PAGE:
Almost 75% of consumers in this digital age are unaware of the fact that they can take low rate personal loans to pay off their high-interest credit card debt. The worst part is almost 1/3rd of consumers with good credit scores are carrying high-interest credit card debt. Goldman Sachs saw this as a window of opportunity in the personal consumer lending space and launched its online lending platform Marcus in October 2016.
Why the name ‘Marcus’
The platform was named after one of the founders of Goldman Sachs, Marcus Goldman. This name was chosen from a list of 2,000 names and after a lot of extensive research. The name Marcus has a uniquely “humane” feel to it. It gives a Silicon Valley vibe, and the focus is on ensuring that the customer can feel that personal touch.
Being able to add “by Goldman Sachs” (GS) offers the platform a unique opportunity to leverage the GS brand equity built over 147 years. Even in the digital age, trust is a valuable commodity, and customers are more comfortable parting with their financial details and social security numbers to a company of the stature that Goldman Sachs has obtained as compared to a Silicon Valley startup.
Tackling the Pain Points
Marcus was launched after exhaustive consumer research. Nearly 10,000 consumers were interviewed to understand the problems consumers encounter while borrowing and engaging with their lenders. Consumers prefer fixed rates as compared to variable rates and, ideally, would prefer no origination fees. These two factors were used as the yardstick in developing Marcus. Thus, Marcus offers fixed rate loans with no origination fees.
The borrower can also customize their loan tenure, which is not possible with other online lenders. All loans are on the company’s balance sheet allowing Goldman Sachs to offer customized loans as opposed to the usually fixed loan term of 3-5 years offered by current players in the market.
Product: Size, Rate, and Time
Marcus offers unsecured fixed rate personal loans ranging from $3,500 to $30,000. The APR varies from 6.99% to 23.99%, and the loan term is usually between 24 to 72 months. The average APR is around 12.99%.
As usual, only a borrower with a great FICO score and credit history qualifies for the lowest rates and longer loan tenures. For now, the product is available only to US citizens.
Goldman Sachs did beta testing for six weeks and initially only offered its product via invitations. This was done to fine tune the glitches in the product and the platform. Once everything was taken care of, the company removed the stipulation and opened the platform for everyone.
Marcus was developed with the idea of keeping it simple. It did not want any overhang from legacy systems and developed the whole technology from scratch. This allowed it to create an experience that is sophisticated yet intuitive for the prospective borrowers. Customers have always complained that financial services providers cloud their judgment and hide important details by making things complicated and jargon-heavy. Marcus was born out of these insights, and its aim is to simplify the experience of taking a loan while educating the customer of available options.
Even though it is backed by Goldman Sachs, Marcus is not entirely funded by the GS bank. It has tapped multiple other sources for funding.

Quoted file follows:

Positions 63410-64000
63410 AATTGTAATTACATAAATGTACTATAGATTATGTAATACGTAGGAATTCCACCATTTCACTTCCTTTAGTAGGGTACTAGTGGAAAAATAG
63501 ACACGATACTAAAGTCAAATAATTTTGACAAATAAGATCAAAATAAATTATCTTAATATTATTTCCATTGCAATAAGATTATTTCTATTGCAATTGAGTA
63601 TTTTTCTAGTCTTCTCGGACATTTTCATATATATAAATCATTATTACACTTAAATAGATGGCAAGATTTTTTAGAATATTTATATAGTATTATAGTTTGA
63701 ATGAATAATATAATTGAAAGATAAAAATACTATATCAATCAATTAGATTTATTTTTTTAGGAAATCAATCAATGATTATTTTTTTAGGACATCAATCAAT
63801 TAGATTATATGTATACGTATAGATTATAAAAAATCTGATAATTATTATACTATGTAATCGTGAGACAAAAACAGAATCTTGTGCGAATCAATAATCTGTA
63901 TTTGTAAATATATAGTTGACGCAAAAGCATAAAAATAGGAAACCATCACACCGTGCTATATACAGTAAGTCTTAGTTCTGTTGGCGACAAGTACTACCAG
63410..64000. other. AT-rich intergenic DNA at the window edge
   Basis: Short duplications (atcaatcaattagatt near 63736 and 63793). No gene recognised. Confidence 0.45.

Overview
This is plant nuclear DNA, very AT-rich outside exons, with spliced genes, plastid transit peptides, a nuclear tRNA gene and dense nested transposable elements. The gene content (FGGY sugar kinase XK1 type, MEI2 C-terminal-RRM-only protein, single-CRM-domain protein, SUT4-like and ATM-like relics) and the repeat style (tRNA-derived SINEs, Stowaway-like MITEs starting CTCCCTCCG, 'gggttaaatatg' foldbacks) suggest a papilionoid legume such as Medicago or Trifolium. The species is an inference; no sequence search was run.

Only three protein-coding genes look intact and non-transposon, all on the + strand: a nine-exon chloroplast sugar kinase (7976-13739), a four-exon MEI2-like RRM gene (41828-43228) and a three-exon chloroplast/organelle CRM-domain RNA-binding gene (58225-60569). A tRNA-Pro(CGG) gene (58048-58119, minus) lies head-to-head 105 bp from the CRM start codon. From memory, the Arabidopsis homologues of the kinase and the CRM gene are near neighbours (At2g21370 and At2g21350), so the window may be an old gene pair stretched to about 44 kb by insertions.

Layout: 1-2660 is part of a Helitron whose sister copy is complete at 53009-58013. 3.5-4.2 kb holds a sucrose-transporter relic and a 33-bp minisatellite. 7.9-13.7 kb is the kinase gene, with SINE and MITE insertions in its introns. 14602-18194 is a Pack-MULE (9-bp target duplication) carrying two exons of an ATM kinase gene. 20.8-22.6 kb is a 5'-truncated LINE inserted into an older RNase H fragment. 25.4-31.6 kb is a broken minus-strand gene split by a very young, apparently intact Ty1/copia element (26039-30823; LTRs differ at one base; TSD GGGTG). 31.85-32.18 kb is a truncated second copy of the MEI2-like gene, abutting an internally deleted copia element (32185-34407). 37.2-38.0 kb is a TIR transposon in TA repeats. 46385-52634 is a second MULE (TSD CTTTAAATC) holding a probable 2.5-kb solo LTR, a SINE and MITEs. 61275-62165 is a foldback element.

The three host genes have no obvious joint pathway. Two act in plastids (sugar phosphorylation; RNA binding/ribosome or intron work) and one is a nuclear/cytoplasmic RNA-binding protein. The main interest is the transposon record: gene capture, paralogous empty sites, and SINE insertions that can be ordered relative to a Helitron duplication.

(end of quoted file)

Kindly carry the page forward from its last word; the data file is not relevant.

Marcus is a balance sheet lender and does not sell its loans. This is Marcus’s USP as it allows the platform to offer atypical loan tenures customized to borrower demand.
Different from the Rest
Just like its technology, its vision is different from its peers. Most other banks in the market are milking their credit card holders, and credit card debt is a vital source of revenue for them. Traditional banks simply cannot afford to tinker with their credit card offerings; therefore, they never try to provide their customers a solution to the credit card debt problem.
On other hand, Marcus has no pressure to not cannibalize an existing business and, therefore, with unheralded attention has tried to address the real pain point of the consumer (i.e. high-interest credit card debt). This will ensure that the company is able to have the best of both worlds; it has the reputation of brick-and-mortar banks, yet it is competing against one of the greatest revenue sources for them.
Marcus is aiming to disrupt an $800 billion market. For now, it is sticking with personal loans but will explore other options in the future to expand its product portfolio.
Making All the Right Noises
If the start is anything to go by, Marcus is certainly on the right track. The company has made significant strides in meeting customer expectations and, as a brand, Marcus is striking the right note. To measure customer engagement, the company uses social media as the benchmark. Content shared by Marcus have received three times more interest (shares and likes, etc.) than traditional banks and 17 times more than fintech companies. That certainly augurs well for the company.
Team & Support
Marcus has its office in Salt Lake City, Utah and employs over 200 people. The office also operates as a call center. Customers complain that new age online lenders don’t always have call centers to address customer service issues. Through this call center, Marcus is addressing that pain point.
The cool thing about the Marcus call center is, there is no Interactive Voice Response (IVR). Customers interact with human beings, and all calls are answered within 10 seconds. This helps pacify borrowers, especially Baby Boomers, who are not extremely comfortable with online services. Having a person on the other end of the phone gives customers a sense of security and authenticity. The call center only acts as a support hub; the entire loan application process is completely online.
Written by Heena Dhir.